Remember the WordPress blogging problem I covered where I have to write draft posts on the iPad and finalize them on the desktop? That’s true, but I have gotten around that shortfall using LogMeIn Ignition on the iPad. I have been experimenting with tapping into my MacBook and a Windows 7 system from the iPad, and while it’s not something you’d want to do for hours it works well for short specific tasks. There is literally nothing you can’t do on the iPad as you can “run” Windows or OS S using LogMeIn. IT support folks who use it on the iPhone now are going to get giddy when they see this in action on the iPad.

You may remember how I recently instituted a file backup/ syncing strategy using SugarSync. It’s been working great and one of the first iPad apps I installed was the SugarSync client. It has worked well, and I have access to my entire document file structure for use on the iPad. It’s not the only solution that will do this, but it’s working good for me so far.

I am a heavy user of Google Reader to keep track of thousands of news items each day, and I spent a lot of time coming up with a scheme to do this on the iPad that works well. The Safari browser does a good job handling the full web version of Google Reader, but you can’t scroll down the page of news items and have them auto-flag as read. You have to tap the little Next Item button at the bottom of the screen to move from one item to the next and have them tag as read.

You can get around this by using the mobile version of the Google Reader site, but this is not as productive as a full version. I tried several RSS reader apps, and so far have settled on NetNewsWire. It syncs with Google Reader so it doesn’t add a layer of complexity to keep my feeds in sync across platforms. It takes full advantage of the iPad’screen, and is fun to use. In landscape orientation the right pane shows the full news item, and I do mean full. It’s actually a mini-browser that handles everything like it should. You can even play embedded Flash video in this browser. It’s working well so far.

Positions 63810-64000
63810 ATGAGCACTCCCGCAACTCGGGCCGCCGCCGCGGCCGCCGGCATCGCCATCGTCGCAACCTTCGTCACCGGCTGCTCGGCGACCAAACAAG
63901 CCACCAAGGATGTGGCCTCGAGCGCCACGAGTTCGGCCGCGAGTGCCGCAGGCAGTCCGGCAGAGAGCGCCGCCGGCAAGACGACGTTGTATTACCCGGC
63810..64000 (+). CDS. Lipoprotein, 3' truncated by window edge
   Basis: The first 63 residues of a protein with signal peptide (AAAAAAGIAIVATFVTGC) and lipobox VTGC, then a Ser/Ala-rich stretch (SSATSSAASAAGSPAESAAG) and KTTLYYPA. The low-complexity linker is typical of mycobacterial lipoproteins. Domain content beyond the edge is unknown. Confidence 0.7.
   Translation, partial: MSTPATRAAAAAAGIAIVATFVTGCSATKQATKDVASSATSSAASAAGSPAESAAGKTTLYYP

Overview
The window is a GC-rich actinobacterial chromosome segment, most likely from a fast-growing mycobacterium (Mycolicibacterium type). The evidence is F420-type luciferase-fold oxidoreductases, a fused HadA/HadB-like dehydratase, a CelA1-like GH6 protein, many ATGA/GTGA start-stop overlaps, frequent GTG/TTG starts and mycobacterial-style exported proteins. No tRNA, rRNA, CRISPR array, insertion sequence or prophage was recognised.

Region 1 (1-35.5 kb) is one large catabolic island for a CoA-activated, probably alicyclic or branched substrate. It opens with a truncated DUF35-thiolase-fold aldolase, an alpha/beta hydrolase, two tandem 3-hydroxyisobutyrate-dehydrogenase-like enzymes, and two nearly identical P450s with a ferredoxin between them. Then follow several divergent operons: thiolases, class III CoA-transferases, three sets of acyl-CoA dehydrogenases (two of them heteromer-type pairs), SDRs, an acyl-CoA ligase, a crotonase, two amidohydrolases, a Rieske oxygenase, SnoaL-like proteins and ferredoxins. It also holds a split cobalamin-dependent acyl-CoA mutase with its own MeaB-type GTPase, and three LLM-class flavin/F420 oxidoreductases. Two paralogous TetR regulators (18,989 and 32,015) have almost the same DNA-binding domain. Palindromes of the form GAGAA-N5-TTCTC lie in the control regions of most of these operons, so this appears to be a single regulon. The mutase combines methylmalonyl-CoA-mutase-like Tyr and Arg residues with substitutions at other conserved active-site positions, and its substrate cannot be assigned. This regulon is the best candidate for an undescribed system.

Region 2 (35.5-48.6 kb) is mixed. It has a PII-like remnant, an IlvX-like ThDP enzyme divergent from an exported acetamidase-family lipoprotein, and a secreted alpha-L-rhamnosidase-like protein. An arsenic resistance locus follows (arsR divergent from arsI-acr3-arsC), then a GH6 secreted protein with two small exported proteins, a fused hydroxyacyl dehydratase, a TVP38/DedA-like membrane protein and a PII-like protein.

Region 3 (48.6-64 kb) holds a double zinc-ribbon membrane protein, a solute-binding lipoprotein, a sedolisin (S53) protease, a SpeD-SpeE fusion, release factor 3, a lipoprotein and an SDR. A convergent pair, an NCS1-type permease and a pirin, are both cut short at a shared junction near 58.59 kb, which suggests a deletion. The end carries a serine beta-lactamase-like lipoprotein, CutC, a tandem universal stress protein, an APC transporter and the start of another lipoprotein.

I will be continuing my evaluation of the iPad for a while, and sharing pertinent discoveries along the way. You’re probably wondering if all is perfect on the iPad, and if not where does it fail? That’s going to vary from person to person. This is highly personal technology and as everyone’s needs are different there are no doubt some who will not like some things about the iPad.

The biggest shortcoming to me by far seems trivial but it’s irritating the heck out of me. The USB cable supplied that is used to either connect the iPad to a computer or to the power adapter for charging is too darn short. It’s only about 3 feet long and for charging with the adapter you have to be really close to the outlet. It sounds trivial but when you have to rearrange your working environment to accommodate that it’s a fail.

The screen of the iPad has supposedly been coated to prevent smudges, but it is a fingerprint magnet in any case. It’s not noticeable when the screen is displaying, but turn it off and the first thing you say is “ewww.”

Don’t get me wrong, there are things I wish were different and I’ll be sharing those going forward. But for a first effort with a totally new device, Apple has scored a win.